Little economic common ground found at G-20 meeting

German Finance Minister Wolfgang Schaeuble attends a press conference after the G20 Finance Ministers and Central Bank Governors Meeting in Baden-Baden southern Germany

Instead, Mnuchin pushed for more "fair" trade between Europe and the USA, echoing President Donald Trump's rhetoric about bad trade deals and America's trade deficit.

There is still hope among advocates of free-trade that moderate voices in the Trump administration will gain influence. Indeed, the USA delegation led by Treasury Secretary Steven Mnuchin stood its ground against enormous pressure from other G20 states.

The G20 meeting in the German spa town of Baden-Baden marked his first appearance in an worldwide forum since he was appointed to the position.

"The historical language was not really relevant", he said.

I "regret that our discussions today didn't end in a satisfactory manner", French Finance Minister Michel Sapin said in a statement.

Chinese Finance Minister Xiao Jie on Saturday met with US Treasury Secretary Steven Mnuchin.

U.S. Treasury Secretary Steve Mnuchin and German Finance Minister Wolfgang Schaeuble in Berlin, Germany, March 16, 2017.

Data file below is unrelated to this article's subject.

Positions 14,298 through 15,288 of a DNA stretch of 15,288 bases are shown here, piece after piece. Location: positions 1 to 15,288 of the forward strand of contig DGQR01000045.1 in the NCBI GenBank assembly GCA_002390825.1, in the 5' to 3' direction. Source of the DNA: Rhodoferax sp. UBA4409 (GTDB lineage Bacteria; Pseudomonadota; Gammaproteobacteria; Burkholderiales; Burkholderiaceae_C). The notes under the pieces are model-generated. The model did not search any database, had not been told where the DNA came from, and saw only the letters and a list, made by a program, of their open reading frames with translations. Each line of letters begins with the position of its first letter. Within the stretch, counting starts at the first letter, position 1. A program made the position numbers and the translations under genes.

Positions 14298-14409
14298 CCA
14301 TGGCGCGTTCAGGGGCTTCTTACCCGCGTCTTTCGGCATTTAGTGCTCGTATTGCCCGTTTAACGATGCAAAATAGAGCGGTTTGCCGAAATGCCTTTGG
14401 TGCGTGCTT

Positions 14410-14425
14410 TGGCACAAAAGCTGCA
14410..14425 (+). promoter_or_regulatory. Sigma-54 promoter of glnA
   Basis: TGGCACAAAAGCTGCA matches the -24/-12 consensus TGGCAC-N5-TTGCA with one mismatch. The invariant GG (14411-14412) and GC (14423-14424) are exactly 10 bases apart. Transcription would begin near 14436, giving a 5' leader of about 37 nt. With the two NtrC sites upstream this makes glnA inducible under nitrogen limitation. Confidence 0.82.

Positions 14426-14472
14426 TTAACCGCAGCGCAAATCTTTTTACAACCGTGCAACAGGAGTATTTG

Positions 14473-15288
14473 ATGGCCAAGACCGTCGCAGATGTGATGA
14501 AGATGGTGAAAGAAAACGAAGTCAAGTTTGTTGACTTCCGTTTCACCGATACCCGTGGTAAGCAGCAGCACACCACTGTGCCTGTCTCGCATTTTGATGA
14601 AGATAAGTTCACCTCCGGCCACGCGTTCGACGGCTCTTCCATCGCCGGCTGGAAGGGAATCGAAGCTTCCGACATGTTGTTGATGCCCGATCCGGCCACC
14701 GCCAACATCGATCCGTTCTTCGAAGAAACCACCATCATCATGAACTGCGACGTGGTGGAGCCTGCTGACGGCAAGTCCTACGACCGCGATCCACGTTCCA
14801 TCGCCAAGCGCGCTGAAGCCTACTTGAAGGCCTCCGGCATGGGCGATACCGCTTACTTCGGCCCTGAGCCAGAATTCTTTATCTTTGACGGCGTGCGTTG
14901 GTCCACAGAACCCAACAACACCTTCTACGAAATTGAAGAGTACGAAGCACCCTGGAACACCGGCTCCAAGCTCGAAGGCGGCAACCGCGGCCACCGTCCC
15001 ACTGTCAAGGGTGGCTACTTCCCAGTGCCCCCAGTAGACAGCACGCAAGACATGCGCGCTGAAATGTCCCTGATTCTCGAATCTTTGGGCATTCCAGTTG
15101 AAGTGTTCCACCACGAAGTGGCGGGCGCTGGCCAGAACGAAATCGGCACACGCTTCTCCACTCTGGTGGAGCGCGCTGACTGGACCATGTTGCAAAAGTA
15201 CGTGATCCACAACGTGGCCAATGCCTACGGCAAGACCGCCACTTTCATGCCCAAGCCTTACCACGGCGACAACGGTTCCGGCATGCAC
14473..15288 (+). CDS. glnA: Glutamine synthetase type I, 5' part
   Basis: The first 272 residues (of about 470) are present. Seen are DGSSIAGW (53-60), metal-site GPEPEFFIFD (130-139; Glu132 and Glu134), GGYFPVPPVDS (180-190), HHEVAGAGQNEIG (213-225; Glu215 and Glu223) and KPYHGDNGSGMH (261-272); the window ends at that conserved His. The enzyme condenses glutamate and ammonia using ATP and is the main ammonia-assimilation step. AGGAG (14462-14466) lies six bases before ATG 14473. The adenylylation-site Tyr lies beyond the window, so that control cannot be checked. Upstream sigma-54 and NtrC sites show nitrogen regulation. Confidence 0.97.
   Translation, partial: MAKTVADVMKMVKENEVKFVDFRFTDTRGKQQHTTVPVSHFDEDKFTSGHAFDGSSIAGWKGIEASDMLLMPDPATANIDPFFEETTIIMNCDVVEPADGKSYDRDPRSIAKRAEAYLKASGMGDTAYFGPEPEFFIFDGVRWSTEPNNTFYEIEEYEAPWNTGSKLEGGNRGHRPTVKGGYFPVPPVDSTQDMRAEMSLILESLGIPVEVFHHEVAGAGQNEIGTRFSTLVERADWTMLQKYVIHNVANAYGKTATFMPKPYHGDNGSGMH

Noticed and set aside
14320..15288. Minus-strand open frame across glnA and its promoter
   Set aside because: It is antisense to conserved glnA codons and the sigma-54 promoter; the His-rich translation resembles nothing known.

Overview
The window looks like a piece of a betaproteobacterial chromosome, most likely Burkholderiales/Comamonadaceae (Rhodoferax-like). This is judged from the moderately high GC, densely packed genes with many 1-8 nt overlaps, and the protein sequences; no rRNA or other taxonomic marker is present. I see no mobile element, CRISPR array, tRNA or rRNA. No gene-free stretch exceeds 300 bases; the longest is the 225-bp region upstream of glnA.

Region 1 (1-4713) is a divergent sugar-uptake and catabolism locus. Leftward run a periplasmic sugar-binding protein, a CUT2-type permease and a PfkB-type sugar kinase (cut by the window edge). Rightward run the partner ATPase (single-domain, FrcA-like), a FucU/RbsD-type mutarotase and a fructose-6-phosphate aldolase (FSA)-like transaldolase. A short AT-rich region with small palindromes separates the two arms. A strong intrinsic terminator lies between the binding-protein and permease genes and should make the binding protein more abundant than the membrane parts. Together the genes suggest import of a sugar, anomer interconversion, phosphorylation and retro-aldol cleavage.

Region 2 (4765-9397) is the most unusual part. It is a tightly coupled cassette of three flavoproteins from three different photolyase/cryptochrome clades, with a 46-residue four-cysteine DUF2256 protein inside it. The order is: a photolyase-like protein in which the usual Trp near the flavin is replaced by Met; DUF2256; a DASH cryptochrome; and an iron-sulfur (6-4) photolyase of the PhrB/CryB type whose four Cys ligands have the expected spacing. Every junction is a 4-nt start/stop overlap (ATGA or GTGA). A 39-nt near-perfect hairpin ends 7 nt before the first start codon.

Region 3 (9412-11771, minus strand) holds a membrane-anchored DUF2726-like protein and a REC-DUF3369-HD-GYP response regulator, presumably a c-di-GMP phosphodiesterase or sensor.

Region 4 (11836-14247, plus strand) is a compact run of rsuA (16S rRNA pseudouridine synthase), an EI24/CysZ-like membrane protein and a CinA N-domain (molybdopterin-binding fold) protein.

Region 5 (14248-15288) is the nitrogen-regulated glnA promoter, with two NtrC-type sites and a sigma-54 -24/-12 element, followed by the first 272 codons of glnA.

"We believe in free trade: We are one of the largest markets in the world, we are one of the largest trading partners in the world", Mnuchin said.

The most immediate problem for the rest of the G20 is that they head into the summit of leaders, in Hamburg in July, with tremendous uncertainty over whether they can bring the U.S. into the fold.

G20 finance ministers will probably remove any mention of trade in the final communique as Trump's team pushes for language on fair trade and others stick to the open trade mantra.

However, he added that it was good for the United States as long as it was balanced.

Clear support emerged last week from Group of 20 (G20) members' Finance Ministers and central bank governors for the broadening of worldwide economic and financial cooperation with African countries to "foster sustainable and inclusive growth" in line with the African Union's Agenda 2063.

Gabriel Felbermayr, an economist with the IFO in Germany said that the G20's failure to formally reject protectionism is "a clear breach of tradition" meaning "now everything is possible". So far, he is one of the only members of Trump's Cabinet who has sought to develop relationships with foreign leaders. The company had been trying to restructure and said in February it faced a "going concern issue" if it did achieve a favorable outcome.

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